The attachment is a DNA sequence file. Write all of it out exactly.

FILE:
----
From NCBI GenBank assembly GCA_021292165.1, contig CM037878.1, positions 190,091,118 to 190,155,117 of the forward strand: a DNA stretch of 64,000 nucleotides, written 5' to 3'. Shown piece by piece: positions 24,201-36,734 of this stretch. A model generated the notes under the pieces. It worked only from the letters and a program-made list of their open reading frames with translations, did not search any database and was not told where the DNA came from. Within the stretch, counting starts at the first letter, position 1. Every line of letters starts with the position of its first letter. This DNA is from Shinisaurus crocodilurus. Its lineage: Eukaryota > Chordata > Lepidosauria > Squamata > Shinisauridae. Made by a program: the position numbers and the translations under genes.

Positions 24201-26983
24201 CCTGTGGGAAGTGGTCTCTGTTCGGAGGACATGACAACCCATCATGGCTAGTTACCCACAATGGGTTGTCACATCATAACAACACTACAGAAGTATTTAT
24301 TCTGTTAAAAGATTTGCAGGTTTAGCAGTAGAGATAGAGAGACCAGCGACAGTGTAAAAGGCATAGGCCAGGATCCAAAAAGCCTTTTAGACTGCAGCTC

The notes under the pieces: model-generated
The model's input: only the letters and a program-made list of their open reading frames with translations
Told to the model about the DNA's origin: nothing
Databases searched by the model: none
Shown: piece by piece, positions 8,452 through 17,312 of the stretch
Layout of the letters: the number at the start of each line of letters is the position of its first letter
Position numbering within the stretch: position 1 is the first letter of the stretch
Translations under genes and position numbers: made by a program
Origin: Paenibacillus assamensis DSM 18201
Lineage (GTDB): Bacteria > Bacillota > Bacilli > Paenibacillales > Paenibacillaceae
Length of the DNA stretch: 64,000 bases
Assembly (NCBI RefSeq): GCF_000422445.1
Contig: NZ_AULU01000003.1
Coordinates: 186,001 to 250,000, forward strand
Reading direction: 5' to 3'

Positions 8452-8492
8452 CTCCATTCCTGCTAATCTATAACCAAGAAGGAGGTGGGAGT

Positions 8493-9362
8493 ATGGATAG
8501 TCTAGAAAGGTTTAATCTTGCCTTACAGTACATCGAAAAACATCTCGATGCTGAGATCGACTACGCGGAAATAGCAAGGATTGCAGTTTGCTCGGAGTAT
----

From NCBI GenBank assembly GCA_021292165.1, contig CM037878.1, positions 190,091,118 to 190,155,117 of the forward strand: a DNA stretch of 64,000 nucleotides, written 5' to 3'. Shown piece by piece: positions 24,201-36,734 of this stretch. A model generated the notes under the pieces. It worked only from the letters and a program-made list of their open reading frames with translations, did not search any database and was not told where the DNA came from. Within the stretch, counting starts at the first letter, position 1. Every line of letters starts with the position of its first letter. This DNA is from Shinisaurus crocodilurus. Its lineage: Eukaryota > Chordata > Lepidosauria > Squamata > Shinisauridae. Made by a program: the position numbers and the translations under genes.

Positions 24201-26983
24201 CCTGTGGGAAGTGGTCTCTGTTCGGAGGACATGACAACCCATCATGGCTAGTTACCCACAATGGGTTGTCACATCATAACAACACTACAGAAGTATTTAT
24301 TCTGTTAAAAGATTTGCAGGTTTAGCAGTAGAGATAGAGAGACCAGCGACAGTGTAAAAGGCATAGGCCAGGATCCAAAAAGCCTTTTAGACTGCAGCTC

The notes under the pieces: model-generated
The model's input: only the letters and a program-made list of their open reading frames with translations
Told to the model about the DNA's origin: nothing
Databases searched by the model: none
Shown: piece by piece, positions 8,452 through 17,312 of the stretch
Layout of the letters: the number at the start of each line of letters is the position of its first letter
Position numbering within the stretch: position 1 is the first letter of the stretch
Translations under genes and position numbers: made by a program
Origin: Paenibacillus assamensis DSM 18201
Lineage (GTDB): Bacteria > Bacillota > Bacilli > Paenibacillales > Paenibacillaceae
Length of the DNA stretch: 64,000 bases
Assembly (NCBI RefSeq): GCF_000422445.1
Contig: NZ_AULU01000003.1
Coordinates: 186,001 to 250,000, forward strand
Reading direction: 5' to 3'

Positions 8452-8492
8452 CTCCATTCCTGCTAATCTATAACCAAGAAGGAGGTGGGAGT

Positions 8493-9362
8493 ATGGATAG
8501 TCTAGAAAGGTTTAATCTTGCCTTACAGTACATCGAAAAACATCTCGATGCTGAGATCGACTACGCGGAAATAGCAAGGATTGCAGTTTGCTCGGAGTAT